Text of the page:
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Archive for the ‘Success, Winning, & Achievement’ Category

Before I die I want to…

Saturday, September 15, 2012 3 comments
 
 
Place your “Before I die I want to…” in the comments.
 
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“That’s Impossible!”

Tuesday, March 9, 2010 Leave a comment

(Photo: Richard.Asia)

You can’t get what you want and still make everyone happy. . . can you? Yes, it is possible! I have always been a person to find a way to get things done, a method of accomplishing the goals I wish to achieve. Maybe it started in childhood when my mother said, “no,” so I went to my father asking the same question. I can’t tell you how many times I heard the line, “What did your mother say?” Lesson learned; if it doesn’t work the first time–take a different approach. Preparation

“Start out with an ideal and end up with a deal.” – Karl Albrecht

  • First you have to know exactly what you want, define it and determine acceptable variations–this will keep you focused and on track.
  • Prepare carefully and research all aspects of the deal. This will ensure you are fully prepared for any counters you may incur.
  • Negotiation is nothing personal so don’t make it a personal attack on the other party. And don’t take the other party’s actions as a personal attack upon yourself.
  • Look at the situation from the perspective of the other party and show compassion toward their situation.

Discussions

“If you can’t go around it, over it, or through it, you had better negotiate with it.” – Ashleigh Brilliant

  • Listen to the needs of the other party.
  • Be persistent.
  • Don’t expect to “win” the first time. Your first job is just to start the other person thinking.
  • Work through the terms, discussing multiple resolutions.
Can you accomplish your objectives without compromising your values? Yes!

  • Give a little to allow the other party to feel as if they gained some ground.
  • Admit, when appropriate, the validity of the other party’s arguments.
  • Avoid ultimatums and other forms of non-negotiable demands.
  • You must be fully prepared to lose a great deal in order to make a great deal.

Resolution

“The first principle of contract negotiation is don’t remind them of what you did in the past; tell them what you’re going to do in the future.” – Stan Musial

  • Work together with the other party for a common resolution.
  • Don’t be selfish; try to base a solution incorporating the needs of the other party.
  • Negotiation is always best if both parties are happy and you can develop a win-win outcome.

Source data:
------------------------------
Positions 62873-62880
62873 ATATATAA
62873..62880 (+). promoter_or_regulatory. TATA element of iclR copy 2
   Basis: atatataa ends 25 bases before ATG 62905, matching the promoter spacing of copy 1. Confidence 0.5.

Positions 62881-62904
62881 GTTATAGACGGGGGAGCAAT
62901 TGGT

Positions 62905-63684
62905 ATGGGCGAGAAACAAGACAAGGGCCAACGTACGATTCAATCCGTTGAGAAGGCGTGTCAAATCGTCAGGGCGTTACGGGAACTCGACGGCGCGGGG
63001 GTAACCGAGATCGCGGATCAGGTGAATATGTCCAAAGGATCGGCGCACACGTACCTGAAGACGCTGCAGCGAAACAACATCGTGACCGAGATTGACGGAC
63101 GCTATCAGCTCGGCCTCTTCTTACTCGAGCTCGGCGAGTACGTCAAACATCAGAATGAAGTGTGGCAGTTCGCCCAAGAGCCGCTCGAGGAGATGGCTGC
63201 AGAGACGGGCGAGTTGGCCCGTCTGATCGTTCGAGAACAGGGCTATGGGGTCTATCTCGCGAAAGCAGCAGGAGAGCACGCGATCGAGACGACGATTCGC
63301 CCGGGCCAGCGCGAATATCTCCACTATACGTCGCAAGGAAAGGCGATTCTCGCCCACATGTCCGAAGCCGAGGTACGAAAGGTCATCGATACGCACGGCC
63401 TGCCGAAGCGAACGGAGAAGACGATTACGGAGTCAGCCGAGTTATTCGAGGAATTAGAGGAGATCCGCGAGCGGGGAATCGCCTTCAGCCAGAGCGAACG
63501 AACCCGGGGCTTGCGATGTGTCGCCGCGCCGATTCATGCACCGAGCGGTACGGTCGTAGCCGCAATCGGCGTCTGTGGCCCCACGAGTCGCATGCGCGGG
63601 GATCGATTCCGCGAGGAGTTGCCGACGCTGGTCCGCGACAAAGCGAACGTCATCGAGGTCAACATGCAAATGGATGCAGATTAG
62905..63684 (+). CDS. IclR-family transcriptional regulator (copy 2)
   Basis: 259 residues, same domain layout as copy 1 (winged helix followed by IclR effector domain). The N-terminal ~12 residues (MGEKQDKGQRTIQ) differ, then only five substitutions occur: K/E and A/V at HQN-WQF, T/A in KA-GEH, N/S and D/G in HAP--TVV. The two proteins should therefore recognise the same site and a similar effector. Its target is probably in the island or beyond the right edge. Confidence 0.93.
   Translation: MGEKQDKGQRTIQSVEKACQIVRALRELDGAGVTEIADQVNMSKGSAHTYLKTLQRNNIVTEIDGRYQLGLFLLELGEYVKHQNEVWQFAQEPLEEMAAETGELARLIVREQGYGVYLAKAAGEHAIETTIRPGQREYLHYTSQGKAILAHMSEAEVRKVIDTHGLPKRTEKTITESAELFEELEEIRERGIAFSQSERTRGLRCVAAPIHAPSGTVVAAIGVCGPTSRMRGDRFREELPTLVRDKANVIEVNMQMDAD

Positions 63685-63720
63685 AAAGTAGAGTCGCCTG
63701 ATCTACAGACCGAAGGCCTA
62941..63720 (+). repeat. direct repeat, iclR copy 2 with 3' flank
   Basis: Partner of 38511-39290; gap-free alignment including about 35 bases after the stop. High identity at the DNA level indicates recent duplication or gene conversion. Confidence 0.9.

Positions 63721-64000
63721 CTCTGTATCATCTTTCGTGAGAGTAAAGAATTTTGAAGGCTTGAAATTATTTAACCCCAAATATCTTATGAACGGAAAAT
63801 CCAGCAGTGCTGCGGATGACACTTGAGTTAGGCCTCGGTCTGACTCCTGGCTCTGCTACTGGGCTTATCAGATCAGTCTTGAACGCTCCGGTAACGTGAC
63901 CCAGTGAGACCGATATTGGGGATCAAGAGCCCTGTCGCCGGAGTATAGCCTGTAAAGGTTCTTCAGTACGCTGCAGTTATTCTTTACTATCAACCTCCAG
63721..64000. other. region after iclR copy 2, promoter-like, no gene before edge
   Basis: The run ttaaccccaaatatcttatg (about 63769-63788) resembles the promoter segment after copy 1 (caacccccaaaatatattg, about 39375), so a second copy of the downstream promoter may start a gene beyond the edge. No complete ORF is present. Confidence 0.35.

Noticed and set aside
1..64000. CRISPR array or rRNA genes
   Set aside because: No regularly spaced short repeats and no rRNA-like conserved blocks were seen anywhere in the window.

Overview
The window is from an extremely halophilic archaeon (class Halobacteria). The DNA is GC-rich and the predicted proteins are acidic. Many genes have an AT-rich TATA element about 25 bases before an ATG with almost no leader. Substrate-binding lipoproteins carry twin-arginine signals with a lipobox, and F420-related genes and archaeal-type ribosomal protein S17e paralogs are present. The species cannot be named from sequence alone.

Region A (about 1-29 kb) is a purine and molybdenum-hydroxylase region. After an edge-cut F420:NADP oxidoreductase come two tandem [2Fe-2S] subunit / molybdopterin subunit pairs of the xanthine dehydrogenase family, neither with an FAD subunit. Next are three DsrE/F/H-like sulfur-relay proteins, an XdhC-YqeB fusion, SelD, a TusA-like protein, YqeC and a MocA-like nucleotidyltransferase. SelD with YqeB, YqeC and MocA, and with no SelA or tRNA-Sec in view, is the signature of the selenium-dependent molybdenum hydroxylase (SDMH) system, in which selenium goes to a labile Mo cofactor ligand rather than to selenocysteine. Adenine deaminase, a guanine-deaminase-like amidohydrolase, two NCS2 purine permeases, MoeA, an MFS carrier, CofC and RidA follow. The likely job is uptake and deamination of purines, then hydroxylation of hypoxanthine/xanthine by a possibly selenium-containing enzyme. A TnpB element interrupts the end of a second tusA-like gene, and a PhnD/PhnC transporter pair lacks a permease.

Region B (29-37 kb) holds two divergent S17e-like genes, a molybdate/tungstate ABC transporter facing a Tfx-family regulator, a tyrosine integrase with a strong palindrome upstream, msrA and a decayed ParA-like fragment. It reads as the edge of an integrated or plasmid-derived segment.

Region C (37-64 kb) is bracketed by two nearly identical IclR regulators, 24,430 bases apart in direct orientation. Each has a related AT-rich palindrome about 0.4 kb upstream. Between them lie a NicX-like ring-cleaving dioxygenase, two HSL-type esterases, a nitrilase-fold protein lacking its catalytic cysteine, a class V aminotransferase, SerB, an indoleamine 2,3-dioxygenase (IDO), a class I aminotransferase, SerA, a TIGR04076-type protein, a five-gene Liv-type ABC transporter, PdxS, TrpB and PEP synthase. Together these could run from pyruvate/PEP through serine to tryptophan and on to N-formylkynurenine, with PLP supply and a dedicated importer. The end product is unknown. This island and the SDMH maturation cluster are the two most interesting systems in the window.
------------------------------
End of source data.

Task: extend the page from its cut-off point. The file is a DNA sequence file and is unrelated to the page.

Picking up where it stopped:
• Put your bargain in terms of his or her needs, advantages, and benefits.
  • Define and set a timeline for the transaction to take place.

Negotiation can bear a negative association so be sure to take the time to fully understand the situation, be a good listener, work to develop win-win resolution and never compromise your values. So dream the impossible dream, achieve your goals and gain a new confidence in life to go out and take the world by storm!

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Betrayed in the Fourth Grade

Wednesday, February 3, 2010 1 comment

(Photo: hayitstayler)

It was a begrudging incident the day we voted for fourth grade class officers I remember it well…

The year was 1984; incumbent President Ronald Reagan and former Vice President Walter Mondale were vying for our nation’s top spot. As a practice in politics my fourth grade teacher opened the door for us to campaign as class officers. My chosen position – Class Secretary. My opponent – a cute, kind hearted girl I had befriended since pre-school. We campaigned through the classroom working to secure the votes of our classmates. Election Day arrived and each member of the class cast their votes for President, Vice President, Secretary and Treasurer. Once the ballots were tallied the officers were announced, but wait there was a tie. As it turns out the votes were split 50/50 for the position of Class Secretary. With neither candidate willing to concede the teacher called for a revote. Prior to casting the second round of ballots my opponent the sweet, kind, girl I had known for the majority of my life, who I sat next to in class, leaned over to me and offered an olive branch, “If you vote for me, I will vote for you.” Wow, such a kind offer, a show of support for true friendship by supporting one another, no matter which of us wins we’d know this election, would not come between us.